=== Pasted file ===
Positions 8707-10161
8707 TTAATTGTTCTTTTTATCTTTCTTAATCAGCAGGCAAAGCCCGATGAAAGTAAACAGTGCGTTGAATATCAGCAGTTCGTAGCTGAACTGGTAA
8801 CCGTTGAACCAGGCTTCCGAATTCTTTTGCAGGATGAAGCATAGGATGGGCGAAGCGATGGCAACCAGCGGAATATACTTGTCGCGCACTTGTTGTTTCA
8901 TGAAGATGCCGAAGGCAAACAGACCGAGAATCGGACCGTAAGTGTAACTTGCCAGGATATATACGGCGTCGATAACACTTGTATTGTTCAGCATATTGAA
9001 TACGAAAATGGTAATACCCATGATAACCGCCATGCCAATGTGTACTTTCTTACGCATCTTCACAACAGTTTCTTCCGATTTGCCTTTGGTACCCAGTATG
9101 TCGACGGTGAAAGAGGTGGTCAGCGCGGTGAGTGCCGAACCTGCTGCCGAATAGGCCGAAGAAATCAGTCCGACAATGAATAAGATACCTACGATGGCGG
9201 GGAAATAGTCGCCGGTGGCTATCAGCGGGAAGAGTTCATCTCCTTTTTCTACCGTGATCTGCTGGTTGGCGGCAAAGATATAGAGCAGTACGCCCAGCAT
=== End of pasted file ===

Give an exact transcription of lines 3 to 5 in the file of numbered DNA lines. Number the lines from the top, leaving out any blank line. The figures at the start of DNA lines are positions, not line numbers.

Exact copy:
8801 CCGTTGAACCAGGCTTCCGAATTCTTTTGCAGGATGAAGCATAGGATGGGCGAAGCGATGGCAACCAGCGGAATATACTTGTCGCGCACTTGTTGTTTCA
8901 TGAAGATGCCGAAGGCAAACAGACCGAGAATCGGACCGTAAGTGTAACTTGCCAGGATATATACGGCGTCGATAACACTTGTATTGTTCAGCATATTGAA
9001 TACGAAAATGGTAATACCCATGATAACCGCCATGCCAATGTGTACTTTCTTACGCATCTTCACAACAGTTTCTTCCGATTTGCCTTTGGTACCCAGTATG